That is just how it works. If you don't think so then ask any attorneys or judges that you might be acquainted with. They'll quickly set you straight.

                            Now... As for the differences.

                            As I previously noted, Matthew appears to give a fairly bare bones accounting of it, as well as the rest of the resurrection accounts because he wants to emphasize the Great Commission. Very possibly, the one thing that folks interested in Christianity had already heard about was the Resurrection and since paper and ink were expensive he may very well have decided not to waste it going into detail about what others had already covered, and as I noted, he wanted to focus on the commission Jesus bestowed upon his followers, hence laying the foundation for their evangelizing.

                            Both Matthew and Mark mention Mary Magdalene as going. They also mention a second Mary, who they described differently. This is likely because Matthew's audience may have been familiar with who she was so "the other Mary" sufficed, whereas Mark's audience needed a better identifier. This is supported by the belief among scholars that Matthew's original audience was likely a Jewish Christian one living within or close to Judea, which would certainly increase the chances that they were very familiar with this Mary, whereas Mark's audience were likely Roman and not Jewish (as evidenced by his constantly explaining things that a Jew would need no explanation for), so a little more detail explaining who the second Mary was might have been necessary.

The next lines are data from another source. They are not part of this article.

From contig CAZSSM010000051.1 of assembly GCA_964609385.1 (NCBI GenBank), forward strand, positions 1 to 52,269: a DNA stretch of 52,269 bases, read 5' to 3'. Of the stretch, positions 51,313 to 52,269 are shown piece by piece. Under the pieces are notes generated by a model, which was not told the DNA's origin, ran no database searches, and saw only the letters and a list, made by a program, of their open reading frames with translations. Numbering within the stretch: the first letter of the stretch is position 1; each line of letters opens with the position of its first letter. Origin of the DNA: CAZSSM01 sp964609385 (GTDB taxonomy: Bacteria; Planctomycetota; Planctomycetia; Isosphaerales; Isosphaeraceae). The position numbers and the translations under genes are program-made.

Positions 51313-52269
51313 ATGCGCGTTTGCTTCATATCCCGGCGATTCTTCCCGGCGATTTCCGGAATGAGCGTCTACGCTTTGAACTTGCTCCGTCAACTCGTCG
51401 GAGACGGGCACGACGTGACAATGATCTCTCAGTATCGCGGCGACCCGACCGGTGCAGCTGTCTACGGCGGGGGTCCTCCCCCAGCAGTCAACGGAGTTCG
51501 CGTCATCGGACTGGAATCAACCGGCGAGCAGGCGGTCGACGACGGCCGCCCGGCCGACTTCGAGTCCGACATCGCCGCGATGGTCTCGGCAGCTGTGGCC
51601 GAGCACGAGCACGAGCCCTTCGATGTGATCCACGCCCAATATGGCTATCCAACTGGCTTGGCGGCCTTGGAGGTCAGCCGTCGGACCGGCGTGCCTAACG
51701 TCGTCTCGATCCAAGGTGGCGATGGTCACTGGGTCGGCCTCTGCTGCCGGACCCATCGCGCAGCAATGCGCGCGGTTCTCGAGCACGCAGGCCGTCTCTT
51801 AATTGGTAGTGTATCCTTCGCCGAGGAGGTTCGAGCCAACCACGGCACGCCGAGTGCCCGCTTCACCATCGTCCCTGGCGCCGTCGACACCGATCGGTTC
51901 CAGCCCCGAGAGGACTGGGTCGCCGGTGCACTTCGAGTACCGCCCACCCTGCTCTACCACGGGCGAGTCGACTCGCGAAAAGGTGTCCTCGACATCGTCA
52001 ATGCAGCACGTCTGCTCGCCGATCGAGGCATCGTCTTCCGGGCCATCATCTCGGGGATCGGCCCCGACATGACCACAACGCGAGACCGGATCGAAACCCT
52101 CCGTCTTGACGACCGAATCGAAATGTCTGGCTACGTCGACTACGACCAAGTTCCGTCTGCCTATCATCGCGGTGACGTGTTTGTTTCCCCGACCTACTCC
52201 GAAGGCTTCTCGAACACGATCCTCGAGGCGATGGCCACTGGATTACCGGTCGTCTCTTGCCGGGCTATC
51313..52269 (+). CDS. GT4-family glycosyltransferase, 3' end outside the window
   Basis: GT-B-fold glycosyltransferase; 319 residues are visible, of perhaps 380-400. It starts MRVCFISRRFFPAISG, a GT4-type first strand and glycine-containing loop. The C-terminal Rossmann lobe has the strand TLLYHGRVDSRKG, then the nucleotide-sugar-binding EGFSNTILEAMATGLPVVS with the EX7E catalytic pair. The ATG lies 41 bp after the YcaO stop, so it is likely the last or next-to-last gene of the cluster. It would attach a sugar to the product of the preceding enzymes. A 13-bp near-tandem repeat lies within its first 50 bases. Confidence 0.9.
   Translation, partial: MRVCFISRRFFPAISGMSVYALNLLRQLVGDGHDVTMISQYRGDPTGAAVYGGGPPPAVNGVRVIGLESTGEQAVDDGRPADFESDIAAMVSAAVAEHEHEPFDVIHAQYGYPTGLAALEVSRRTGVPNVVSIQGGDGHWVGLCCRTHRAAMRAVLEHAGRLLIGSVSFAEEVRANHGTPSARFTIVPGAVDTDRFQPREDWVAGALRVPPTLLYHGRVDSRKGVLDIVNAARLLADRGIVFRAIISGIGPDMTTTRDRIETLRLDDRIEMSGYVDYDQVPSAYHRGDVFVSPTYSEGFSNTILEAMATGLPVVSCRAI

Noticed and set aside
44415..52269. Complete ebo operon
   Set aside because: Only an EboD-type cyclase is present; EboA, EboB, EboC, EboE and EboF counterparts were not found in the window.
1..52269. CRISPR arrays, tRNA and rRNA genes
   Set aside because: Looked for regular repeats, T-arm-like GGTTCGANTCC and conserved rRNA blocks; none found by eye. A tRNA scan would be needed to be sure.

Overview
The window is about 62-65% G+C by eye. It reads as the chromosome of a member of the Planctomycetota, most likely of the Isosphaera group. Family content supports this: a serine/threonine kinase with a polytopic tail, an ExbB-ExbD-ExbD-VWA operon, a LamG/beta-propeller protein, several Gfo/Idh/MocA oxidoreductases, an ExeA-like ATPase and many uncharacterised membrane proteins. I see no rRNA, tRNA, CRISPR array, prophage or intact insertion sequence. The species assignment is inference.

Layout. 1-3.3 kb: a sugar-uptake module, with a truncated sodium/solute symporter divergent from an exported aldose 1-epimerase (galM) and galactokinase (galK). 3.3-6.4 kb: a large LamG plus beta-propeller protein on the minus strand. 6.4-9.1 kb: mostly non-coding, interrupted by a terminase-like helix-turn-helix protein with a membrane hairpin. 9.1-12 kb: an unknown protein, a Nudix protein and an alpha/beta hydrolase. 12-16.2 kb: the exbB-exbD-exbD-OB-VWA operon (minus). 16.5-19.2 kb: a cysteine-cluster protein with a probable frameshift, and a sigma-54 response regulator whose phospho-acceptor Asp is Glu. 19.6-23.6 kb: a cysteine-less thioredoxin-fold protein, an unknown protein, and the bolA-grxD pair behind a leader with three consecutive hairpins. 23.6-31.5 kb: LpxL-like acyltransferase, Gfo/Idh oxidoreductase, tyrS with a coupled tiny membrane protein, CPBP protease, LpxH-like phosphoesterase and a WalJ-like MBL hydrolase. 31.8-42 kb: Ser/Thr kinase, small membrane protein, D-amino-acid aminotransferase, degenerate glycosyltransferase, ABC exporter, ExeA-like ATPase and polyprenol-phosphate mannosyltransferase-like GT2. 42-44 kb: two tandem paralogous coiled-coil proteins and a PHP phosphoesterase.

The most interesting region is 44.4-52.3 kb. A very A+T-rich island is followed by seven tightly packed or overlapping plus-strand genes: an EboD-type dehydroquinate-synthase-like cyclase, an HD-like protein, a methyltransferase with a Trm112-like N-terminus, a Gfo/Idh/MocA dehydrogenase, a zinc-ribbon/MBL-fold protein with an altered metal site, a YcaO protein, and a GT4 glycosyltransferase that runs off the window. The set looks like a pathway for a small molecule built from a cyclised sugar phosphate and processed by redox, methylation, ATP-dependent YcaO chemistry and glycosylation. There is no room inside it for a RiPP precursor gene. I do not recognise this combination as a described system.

As for Salome, who only Mark mentions, this could either be due to Mark's audience being familiar with her or the reasons others don't mention her might simply because she doesn't play much of a role later on so no need to mention her and therefore explain who she is. Again, remember, this was a time when paper and ink were expensive so no need to waste it on what they regarded unimportant details.

                            And while John only mentions Mary Magdalene, it is clear she was not alone because she uses the term "we" when describing events. So for whatever reason John wanted the spotlight on her. And even if he wasn't specifically trying to emphasize her role, it is hardly unusual to mention only the leader of the group when they do something. for instance, it is not uncommon to talk about how Caesar conquered Gaul, or Hannibal crossed the Alps. Obviously they did not do it alone and saying it that way is not contradicting the facts that they did so at the head of armies.

                            And do you seriously think mention of "the women" is some sort of contradiction?

                            And Peter was there with them later, he didn't accompany them at dawn to anoint the body (which IIRC was considered a woman's duty)





                            I'm always still in trouble again

                            "You're by far the worst poster on TWeb" and "TWeb's biggest liar" --starlight (the guy who says Stalin was a right-winger)
                            "Of course, human life begins at fertilization thatís not the argument." --Tassman

                            Comment


                            • #89
                              Originally posted by rogue06 View Post